Transport infrastructure and sustainability: a new planning and assessment framework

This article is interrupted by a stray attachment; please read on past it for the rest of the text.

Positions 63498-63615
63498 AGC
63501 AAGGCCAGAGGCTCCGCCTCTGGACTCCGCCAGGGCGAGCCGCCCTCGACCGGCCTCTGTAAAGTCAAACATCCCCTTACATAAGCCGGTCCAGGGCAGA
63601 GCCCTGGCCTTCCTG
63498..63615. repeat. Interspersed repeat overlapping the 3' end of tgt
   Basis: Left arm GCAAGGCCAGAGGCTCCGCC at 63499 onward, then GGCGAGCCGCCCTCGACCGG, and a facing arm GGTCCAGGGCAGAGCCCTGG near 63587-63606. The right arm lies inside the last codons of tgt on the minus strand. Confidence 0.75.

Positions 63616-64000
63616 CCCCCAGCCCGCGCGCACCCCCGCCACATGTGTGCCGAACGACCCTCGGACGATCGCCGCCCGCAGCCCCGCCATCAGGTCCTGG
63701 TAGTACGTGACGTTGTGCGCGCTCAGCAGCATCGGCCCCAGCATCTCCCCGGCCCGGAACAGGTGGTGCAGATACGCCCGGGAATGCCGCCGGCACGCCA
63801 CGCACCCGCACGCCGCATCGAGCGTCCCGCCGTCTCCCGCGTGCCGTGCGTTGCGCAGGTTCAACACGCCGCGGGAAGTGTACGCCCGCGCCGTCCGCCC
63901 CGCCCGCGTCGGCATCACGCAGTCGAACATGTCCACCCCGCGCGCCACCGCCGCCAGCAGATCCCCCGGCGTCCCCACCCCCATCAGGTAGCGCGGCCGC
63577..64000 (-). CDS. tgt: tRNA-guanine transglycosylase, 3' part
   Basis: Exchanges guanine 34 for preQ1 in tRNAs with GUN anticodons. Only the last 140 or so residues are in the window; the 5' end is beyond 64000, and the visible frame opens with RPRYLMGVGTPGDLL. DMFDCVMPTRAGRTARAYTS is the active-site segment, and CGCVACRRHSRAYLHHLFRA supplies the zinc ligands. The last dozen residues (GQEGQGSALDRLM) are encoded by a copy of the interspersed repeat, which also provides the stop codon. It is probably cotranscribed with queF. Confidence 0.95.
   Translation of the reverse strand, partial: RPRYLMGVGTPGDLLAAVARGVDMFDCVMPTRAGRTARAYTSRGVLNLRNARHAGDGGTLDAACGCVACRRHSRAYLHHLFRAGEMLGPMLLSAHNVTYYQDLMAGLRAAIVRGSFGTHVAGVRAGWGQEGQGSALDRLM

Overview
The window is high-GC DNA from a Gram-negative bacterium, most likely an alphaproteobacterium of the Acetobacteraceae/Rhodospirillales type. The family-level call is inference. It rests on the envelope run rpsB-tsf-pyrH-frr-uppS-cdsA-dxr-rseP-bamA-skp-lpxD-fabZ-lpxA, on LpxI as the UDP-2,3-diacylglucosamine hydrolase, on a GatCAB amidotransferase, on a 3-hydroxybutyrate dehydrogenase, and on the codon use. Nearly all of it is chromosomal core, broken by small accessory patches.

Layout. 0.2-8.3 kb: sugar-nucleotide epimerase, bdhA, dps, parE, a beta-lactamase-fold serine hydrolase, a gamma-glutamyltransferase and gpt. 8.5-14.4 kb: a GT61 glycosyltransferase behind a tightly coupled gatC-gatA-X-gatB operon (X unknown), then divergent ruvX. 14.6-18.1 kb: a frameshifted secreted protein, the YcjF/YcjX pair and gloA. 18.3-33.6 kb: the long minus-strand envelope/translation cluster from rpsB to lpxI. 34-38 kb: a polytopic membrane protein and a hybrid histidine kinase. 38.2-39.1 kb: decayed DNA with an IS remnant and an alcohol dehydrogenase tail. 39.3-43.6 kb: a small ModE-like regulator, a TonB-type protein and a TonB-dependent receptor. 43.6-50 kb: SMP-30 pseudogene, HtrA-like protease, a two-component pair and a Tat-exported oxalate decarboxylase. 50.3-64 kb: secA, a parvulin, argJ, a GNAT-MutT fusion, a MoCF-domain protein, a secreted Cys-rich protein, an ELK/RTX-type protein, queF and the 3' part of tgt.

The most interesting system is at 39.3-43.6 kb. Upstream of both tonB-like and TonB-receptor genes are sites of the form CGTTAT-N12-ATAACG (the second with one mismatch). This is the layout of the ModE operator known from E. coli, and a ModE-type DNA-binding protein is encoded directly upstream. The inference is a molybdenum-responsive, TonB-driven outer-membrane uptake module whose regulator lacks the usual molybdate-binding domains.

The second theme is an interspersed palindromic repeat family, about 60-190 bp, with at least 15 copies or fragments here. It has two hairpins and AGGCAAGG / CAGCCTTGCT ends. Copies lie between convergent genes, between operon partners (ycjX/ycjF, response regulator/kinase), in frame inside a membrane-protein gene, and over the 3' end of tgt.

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Purpose – Transport infrastructure is fundamental for economic development and for enabling cities to shift away from unsustainable automobile dependence. These agendas are coming together but the tools and processes to create less automobile-dependent cities are not well developed. The purpose of this paper is to suggest how the planning and assessment process can help to achieve this goal of integration. Design/methodology/approach – Understanding how cities are shaped by transport priorities through urban fabric theory creates an approach to the planning and assessment process in transport and town planning that can help achieve the purpose. Findings – Four tools are developed from this theory: first, a strategic framework that includes the kind of urban fabric that any project is located within; second, benefit cost ratios that include wider economic benefits, especially agglomeration economies in each fabric; third, avoidable costs that assess lost opportunities from the kind of urban development facilitated by the infrastructure chosen; and finally, value capture opportunities that can help finance the infrastructure if they are used to create walking and transit fabric. Research limitations/implications – Detailed application to the standard transport and town planning tools should now proceed to see how they can be adapted to each urban fabric, not just automobile city fabric. Practical implications – Recognising, respecting and rejuvenating each fabric can be implemented immediately. Social implications – Urban lifestyle choices are best understood by estimating the potential demand for each market and building to these. Originality/value – The urban fabric tools outlined provide the best way of integrating sustainable development goals into how cities are planned and transport projects are assessed.
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